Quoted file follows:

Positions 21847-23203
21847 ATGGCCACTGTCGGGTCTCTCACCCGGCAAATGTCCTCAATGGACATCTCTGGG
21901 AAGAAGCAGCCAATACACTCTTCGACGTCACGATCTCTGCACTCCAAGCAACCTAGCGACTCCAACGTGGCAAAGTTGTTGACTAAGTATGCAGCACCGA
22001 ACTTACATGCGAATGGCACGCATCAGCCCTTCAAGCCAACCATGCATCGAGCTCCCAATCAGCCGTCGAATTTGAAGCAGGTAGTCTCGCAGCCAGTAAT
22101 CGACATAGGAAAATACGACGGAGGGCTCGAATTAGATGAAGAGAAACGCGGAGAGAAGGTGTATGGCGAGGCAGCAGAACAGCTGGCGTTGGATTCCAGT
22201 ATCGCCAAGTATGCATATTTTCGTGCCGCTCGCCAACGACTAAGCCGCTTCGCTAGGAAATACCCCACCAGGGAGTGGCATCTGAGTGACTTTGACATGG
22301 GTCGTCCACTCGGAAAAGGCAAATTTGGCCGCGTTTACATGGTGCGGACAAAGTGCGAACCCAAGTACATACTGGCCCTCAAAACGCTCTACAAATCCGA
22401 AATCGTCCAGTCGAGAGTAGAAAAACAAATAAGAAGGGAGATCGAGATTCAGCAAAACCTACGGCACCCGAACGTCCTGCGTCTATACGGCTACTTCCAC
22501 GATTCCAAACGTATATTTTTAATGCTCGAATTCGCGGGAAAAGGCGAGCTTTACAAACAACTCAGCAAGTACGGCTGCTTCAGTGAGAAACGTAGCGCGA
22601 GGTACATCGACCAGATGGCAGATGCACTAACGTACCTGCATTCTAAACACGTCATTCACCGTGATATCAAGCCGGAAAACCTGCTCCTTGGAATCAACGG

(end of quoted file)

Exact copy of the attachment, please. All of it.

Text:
Positions 21847-23203
21847 ATGGCCACTGTCGGGTCTCTCACCCGGCAAATGTCCTCAATGGACATCTCTGGG
21901 AAGAAGCAGCCAATACACTCTTCGACGTCACGATCTCTGCACTCCAAGCAACCTAGCGACTCCAACGTGGCAAAGTTGTTGACTAAGTATGCAGCACCGA
22001 ACTTACATGCGAATGGCACGCATCAGCCCTTCAAGCCAACCATGCATCGAGCTCCCAATCAGCCGTCGAATTTGAAGCAGGTAGTCTCGCAGCCAGTAAT
22101 CGACATAGGAAAATACGACGGAGGGCTCGAATTAGATGAAGAGAAACGCGGAGAGAAGGTGTATGGCGAGGCAGCAGAACAGCTGGCGTTGGATTCCAGT
22201 ATCGCCAAGTATGCATATTTTCGTGCCGCTCGCCAACGACTAAGCCGCTTCGCTAGGAAATACCCCACCAGGGAGTGGCATCTGAGTGACTTTGACATGG
22301 GTCGTCCACTCGGAAAAGGCAAATTTGGCCGCGTTTACATGGTGCGGACAAAGTGCGAACCCAAGTACATACTGGCCCTCAAAACGCTCTACAAATCCGA
22401 AATCGTCCAGTCGAGAGTAGAAAAACAAATAAGAAGGGAGATCGAGATTCAGCAAAACCTACGGCACCCGAACGTCCTGCGTCTATACGGCTACTTCCAC
22501 GATTCCAAACGTATATTTTTAATGCTCGAATTCGCGGGAAAAGGCGAGCTTTACAAACAACTCAGCAAGTACGGCTGCTTCAGTGAGAAACGTAGCGCGA
22601 GGTACATCGACCAGATGGCAGATGCACTAACGTACCTGCATTCTAAACACGTCATTCACCGTGATATCAAGCCGGAAAACCTGCTCCTTGGAATCAACGG